Ed Note-Welcome to a special encore presentation of Trekking Through Compliance. In this age of Covid-19, we can all use a little Star Trek and compliance. The entire Original Series will run over the next 79 days.
In this episode of Trekking Through Compliance, we consider the episode Space Seed which aired on February 16, 1967, Star Date 3141.9.
This episode is one of the most beloved TOS episodes. It begins when a derelict DY100 class spaceship S.S. Botany Bay built in the 1990s is discovered by the Enterprise. Biological scanners detect life aboard, but only 4 heartbeats a minute, so Bones does not believe them to be produced by humans. The Enterprise has no record of the ship, but this is not surprising as many records were lost in the great World War of Eugenics fought during that period.
Bones, Scotty, Kirk and historian Marla McGivers beam aboard and discover it is indeed an old Earth ship powered by primitive nuclear power. The crew is in suspended animation, but the leader is accidentally awakened when the lights are turned on. Kirk is forced to break the glass and remove him from his chamber when the revival procedure fails and he is almost killed. McCoy and the man are then beamed aboard the Enterprise.
As the Enterprise proceeds to Starbase 12 in the Gamma 400-star system, historian McGivers falls in love with the leader, who is discovered to be Khan Noonien Singh. Khan makes a miraculous recovery and holds Bones at scalpel-point to find out where he is. Khan and his crew are products of the Eugenics Wars of the 1990s. In 1993, a group of supermen simultaneously seized power in more than 40 nations. Spock reveals to Kirk that his research has determined that that there were 80-90 supermen unaccounted for at the end of the war. This, together with Khan’s extreme strength and physical prowess, lead Kirk and Spock to wonder if their passenger might be one of the missing supermen. Through subtle questioning, Kirk gets Khan to inadvertently admit that he is one of the supermen when he blurts out “We offered the world order.” Kirk and company look up Khan in the database and find him to have been the most dangerous of the supermen, and at one time to have ruled a quarter of the Earth.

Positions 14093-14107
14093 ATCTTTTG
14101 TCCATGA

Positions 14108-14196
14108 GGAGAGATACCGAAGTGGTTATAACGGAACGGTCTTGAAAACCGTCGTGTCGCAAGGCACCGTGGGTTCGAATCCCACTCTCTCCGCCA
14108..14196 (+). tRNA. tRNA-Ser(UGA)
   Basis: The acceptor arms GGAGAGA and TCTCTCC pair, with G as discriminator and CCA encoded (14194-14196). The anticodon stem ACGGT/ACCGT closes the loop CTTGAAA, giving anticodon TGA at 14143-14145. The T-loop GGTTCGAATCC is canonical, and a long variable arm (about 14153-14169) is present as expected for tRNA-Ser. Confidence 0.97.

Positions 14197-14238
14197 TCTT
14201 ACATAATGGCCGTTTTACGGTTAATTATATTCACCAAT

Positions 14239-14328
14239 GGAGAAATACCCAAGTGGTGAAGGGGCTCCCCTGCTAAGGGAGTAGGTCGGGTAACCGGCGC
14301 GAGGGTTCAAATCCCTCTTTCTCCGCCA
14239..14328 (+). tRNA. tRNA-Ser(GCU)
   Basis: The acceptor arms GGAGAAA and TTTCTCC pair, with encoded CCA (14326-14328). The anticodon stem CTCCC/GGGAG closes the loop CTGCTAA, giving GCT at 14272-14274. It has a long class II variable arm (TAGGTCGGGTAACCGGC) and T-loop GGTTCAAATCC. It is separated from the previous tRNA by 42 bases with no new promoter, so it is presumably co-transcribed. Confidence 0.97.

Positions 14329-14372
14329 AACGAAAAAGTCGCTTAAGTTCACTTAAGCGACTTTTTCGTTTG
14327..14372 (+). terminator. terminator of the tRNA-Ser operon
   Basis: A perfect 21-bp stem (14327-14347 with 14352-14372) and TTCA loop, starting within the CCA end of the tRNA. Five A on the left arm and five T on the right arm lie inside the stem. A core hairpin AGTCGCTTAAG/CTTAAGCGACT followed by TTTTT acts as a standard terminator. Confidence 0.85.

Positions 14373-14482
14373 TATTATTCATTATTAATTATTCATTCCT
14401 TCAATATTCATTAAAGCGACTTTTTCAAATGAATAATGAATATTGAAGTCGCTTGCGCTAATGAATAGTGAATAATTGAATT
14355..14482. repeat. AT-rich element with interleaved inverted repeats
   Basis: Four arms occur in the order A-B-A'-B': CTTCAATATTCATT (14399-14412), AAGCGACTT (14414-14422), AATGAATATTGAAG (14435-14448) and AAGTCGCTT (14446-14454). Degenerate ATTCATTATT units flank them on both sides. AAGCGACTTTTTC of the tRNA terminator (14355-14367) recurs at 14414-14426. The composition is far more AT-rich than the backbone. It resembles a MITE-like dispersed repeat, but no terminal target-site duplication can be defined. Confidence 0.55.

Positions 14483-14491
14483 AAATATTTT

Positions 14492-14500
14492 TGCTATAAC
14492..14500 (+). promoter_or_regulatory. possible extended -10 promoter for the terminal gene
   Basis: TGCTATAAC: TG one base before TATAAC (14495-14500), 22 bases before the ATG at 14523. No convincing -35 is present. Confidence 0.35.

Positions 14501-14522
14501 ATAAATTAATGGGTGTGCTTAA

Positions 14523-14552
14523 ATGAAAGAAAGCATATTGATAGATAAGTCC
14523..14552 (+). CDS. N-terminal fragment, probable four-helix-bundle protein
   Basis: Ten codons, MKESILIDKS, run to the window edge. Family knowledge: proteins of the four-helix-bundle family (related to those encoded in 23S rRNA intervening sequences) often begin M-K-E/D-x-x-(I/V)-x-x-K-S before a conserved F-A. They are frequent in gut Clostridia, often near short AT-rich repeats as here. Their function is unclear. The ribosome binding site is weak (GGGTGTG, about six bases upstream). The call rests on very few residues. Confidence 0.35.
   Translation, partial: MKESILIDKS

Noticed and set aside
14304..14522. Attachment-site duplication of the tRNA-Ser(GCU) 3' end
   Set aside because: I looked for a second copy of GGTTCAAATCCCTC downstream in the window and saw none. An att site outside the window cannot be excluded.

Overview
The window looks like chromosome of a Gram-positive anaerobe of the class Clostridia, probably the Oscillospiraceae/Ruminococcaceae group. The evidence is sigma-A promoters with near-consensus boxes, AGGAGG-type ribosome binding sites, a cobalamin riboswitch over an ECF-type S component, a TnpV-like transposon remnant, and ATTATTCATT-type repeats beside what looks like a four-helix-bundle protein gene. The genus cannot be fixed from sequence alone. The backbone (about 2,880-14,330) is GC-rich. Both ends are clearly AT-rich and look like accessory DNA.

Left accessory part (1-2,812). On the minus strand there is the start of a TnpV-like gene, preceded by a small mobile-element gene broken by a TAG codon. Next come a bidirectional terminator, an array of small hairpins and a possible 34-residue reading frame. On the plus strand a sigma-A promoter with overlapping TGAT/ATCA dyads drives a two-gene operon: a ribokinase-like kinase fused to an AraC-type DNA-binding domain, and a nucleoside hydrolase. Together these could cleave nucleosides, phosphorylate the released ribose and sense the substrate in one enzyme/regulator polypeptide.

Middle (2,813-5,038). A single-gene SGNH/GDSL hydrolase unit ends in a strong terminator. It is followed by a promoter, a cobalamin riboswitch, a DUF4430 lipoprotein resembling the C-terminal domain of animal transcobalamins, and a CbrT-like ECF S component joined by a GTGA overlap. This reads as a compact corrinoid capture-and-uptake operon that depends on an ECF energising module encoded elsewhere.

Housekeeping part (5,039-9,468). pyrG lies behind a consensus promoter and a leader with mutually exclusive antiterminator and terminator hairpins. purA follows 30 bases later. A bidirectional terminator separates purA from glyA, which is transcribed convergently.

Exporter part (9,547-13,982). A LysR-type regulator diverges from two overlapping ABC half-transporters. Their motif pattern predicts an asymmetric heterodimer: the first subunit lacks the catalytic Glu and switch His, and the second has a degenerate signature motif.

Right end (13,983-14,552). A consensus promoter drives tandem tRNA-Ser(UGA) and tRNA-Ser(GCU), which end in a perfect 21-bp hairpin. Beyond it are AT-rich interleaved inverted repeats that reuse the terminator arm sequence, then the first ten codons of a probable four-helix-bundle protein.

Khan uses his great strength to break out of his cabin, and McGivers helps him to transport to the Botany Bay. Khan awakens the 72 out of 84 superhumans whose life support systems are still functioning and takes over the Enterprise with their help. Khan cuts off life support to the bridge, knocking out Kirk, Spock, McCoy, Scott, Uhura, Technicians First Class Tooly and Harrison, and Lt. Spinelli.
When Khan puts Kirk in a decompression chamber to force the other command crew members to join him, McGivers relents and helps Kirk regain control of the ship by cutting off the monitor camera on the chamber, injecting the guard, and releasing Kirk. Kirk then helps Spock escape when he is brought to the chamber for his turn. They gas the entire ship, but Khan escapes to engineering and attempts to cause the ship to self-destruct. Kirk takes on Khan in hand-to-hand combat and is able to overcome him using a rod which he pulls from the control panel.
Kirk maroons the superhumans on Ceti Alpha 5, leaving them sufficient supplies to enable them to colonize the uninhabited planet. On hearing this, Khan asks Kirk if he has ever read Milton, and Kirk says yes, he understands. The reference is the statement Lucifer made when he fell into the pit, “It is better to rule in Hell than serve in Heaven.” Kirk gives McGivers a choice between court martial and being left behind with Khan, and she elects to stay with Khan.
This episode was the basis for the best Star Trek movie of all-time Star Trek II: The Wrath of Khan.
The title of the episode refers to the 18th century British custom, used to take unwanted criminals out of the country, by shipping out undesirables to Australia.
- How do you manage 3rdparties after the contract is signed?
- Interview questioning is as much art as science.
- What crisis management program do you have in place?